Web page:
Literature and the Writer

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Michael J. Meyer
Rodopi, Jan 1, 2004 - Social Science - 246 pages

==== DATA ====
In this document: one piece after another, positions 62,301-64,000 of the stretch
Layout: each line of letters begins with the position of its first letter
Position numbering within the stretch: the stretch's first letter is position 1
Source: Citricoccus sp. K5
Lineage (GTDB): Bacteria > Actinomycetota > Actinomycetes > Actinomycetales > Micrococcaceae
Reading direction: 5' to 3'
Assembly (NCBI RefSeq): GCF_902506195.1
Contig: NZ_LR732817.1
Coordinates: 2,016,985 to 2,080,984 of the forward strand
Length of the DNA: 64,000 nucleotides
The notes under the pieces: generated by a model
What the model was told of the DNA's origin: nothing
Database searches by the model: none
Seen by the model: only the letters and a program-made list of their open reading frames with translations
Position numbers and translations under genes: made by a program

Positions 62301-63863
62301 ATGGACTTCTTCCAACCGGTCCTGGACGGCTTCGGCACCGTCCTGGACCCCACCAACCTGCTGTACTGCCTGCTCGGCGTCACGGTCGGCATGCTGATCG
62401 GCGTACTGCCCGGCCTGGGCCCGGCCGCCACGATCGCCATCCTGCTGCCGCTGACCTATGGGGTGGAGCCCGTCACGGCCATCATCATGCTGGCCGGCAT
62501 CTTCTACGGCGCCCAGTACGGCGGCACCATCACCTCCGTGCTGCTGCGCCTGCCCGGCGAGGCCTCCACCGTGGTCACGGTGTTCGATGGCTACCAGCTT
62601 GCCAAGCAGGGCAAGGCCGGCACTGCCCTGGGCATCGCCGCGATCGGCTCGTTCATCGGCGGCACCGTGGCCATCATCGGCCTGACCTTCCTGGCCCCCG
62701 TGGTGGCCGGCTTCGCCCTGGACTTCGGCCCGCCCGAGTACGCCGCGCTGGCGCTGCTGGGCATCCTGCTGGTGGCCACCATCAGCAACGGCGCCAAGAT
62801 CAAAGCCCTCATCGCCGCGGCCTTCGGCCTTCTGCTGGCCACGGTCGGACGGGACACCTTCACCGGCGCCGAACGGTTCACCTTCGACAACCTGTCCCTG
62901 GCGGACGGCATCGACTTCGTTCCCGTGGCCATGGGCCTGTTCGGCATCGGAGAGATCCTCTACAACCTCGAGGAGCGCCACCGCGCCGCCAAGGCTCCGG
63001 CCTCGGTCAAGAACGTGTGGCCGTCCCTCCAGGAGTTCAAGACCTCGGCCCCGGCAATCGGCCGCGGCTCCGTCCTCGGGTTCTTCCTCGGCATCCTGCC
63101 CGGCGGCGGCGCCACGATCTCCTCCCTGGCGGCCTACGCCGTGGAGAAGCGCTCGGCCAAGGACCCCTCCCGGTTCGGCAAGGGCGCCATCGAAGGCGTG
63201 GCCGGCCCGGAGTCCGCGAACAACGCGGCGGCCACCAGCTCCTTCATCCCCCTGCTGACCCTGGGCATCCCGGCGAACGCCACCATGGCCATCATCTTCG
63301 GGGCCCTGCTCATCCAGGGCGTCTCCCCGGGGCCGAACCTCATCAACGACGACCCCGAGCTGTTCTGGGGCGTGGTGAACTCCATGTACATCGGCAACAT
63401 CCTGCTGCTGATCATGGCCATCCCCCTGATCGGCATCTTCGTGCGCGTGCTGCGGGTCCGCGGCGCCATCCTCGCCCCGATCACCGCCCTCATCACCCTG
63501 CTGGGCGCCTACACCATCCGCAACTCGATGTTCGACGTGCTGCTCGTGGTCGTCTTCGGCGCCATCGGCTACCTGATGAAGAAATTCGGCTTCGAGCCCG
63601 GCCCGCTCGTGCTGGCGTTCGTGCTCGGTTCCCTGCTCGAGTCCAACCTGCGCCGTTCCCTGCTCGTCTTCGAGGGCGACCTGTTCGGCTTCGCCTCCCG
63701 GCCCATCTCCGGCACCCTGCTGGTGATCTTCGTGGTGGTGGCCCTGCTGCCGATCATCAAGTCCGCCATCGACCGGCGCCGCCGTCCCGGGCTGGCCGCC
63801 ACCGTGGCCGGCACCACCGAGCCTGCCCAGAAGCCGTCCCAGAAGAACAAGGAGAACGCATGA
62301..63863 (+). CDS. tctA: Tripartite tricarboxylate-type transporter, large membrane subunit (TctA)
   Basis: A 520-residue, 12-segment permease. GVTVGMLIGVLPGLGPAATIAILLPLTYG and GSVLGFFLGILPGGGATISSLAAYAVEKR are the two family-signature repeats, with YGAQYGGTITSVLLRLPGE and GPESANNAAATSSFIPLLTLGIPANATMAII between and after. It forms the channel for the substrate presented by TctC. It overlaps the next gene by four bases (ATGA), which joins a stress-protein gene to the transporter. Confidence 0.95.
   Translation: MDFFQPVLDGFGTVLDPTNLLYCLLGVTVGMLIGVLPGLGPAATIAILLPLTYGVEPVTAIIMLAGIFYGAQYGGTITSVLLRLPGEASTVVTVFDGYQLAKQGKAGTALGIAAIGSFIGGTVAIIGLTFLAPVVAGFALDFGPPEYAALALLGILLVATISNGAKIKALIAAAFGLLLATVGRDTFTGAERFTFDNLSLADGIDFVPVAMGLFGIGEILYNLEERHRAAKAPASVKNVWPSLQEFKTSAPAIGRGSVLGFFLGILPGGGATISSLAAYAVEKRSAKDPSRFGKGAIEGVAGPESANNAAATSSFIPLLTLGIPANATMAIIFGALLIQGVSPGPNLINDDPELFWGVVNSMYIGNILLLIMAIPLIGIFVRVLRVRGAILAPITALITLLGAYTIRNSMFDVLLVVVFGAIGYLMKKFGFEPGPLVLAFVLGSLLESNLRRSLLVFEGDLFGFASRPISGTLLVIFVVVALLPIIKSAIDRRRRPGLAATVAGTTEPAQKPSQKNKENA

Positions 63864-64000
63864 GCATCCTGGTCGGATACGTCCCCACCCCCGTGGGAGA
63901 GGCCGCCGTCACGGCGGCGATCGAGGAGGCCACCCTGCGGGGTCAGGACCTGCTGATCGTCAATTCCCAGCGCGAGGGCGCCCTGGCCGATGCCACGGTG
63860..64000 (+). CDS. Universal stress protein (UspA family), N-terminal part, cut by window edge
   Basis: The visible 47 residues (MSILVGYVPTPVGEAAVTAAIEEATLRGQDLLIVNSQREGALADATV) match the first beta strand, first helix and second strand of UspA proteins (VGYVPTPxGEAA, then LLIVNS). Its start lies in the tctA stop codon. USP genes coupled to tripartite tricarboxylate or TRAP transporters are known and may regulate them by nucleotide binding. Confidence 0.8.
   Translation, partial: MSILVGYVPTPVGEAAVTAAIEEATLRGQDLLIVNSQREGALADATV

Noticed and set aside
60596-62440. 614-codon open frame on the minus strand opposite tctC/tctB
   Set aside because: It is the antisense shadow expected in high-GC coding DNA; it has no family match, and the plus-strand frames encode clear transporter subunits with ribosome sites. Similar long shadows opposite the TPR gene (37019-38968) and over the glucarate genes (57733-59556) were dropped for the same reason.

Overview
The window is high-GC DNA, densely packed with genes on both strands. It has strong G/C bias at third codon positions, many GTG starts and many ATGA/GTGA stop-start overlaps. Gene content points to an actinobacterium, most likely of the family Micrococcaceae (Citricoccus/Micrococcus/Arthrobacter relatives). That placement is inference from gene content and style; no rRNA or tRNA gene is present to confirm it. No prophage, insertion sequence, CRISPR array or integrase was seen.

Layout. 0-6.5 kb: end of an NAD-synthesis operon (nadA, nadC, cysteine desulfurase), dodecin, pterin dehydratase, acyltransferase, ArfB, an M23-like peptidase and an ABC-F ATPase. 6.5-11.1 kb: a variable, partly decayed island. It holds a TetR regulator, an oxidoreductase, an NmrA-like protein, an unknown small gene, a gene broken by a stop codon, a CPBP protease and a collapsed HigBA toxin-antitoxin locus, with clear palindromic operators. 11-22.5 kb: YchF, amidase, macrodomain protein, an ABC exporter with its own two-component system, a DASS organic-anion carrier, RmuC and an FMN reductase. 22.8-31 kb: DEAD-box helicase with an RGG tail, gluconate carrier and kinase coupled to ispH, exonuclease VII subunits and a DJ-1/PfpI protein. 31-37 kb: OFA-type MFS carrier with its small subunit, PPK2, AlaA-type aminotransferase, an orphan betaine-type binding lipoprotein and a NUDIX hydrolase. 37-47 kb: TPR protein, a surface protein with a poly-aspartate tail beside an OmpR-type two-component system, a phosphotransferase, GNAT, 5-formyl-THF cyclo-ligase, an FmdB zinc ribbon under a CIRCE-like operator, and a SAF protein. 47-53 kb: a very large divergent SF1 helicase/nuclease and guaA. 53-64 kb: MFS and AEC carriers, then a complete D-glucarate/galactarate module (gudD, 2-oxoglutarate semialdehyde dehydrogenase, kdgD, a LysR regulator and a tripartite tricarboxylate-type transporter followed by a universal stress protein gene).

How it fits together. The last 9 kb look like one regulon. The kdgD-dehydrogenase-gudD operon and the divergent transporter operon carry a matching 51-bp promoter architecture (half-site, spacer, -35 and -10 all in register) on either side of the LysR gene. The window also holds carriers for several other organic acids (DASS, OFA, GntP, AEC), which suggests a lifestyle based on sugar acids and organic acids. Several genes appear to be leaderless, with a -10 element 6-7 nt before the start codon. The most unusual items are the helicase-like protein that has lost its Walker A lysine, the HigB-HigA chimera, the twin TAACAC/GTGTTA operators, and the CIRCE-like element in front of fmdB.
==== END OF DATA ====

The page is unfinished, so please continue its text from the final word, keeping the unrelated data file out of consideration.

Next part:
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Literature and the Writer was first conceived with the hope the essays would shed light on several dimensions of the authorial craft. It was the hope of the editor that the selected essays would examine not only writers choice of vocabulary, but also their deliberate selection of grammatical constructions and word order and their seamless weaving together of plots and imagery. Moreover, the analyses would also draw attention to how the writing process impacts the development of characters and the formulation of thematic strands in fiction. Thus, a wide variety of authors are deliberately selected to give the text depth: writers of popular fiction as well as modern classics are included, and contrasts are established between traditional writers and those who prefer to follow experimental trends. Modernists are set against postmodernists, absurdists vs. realists, minority ethnicities vs. majority cultures, and dominant genders appear in contrast to subordinated ones. Clearly, the major tenet of the collection is that the writing profession provides an unending dilemma that deserves to be explored in more detail as readers try to determine how authorial voices confuse while simultaneously elucidating their audience, how texts are constructed by authors and yet deconstructed by the very words they choose to include, how silence functions as inaudible yet audible discourse; and how authorial self-concept shapes not only itself but is also echoed in the fictional characters / writers who appear in the texts."

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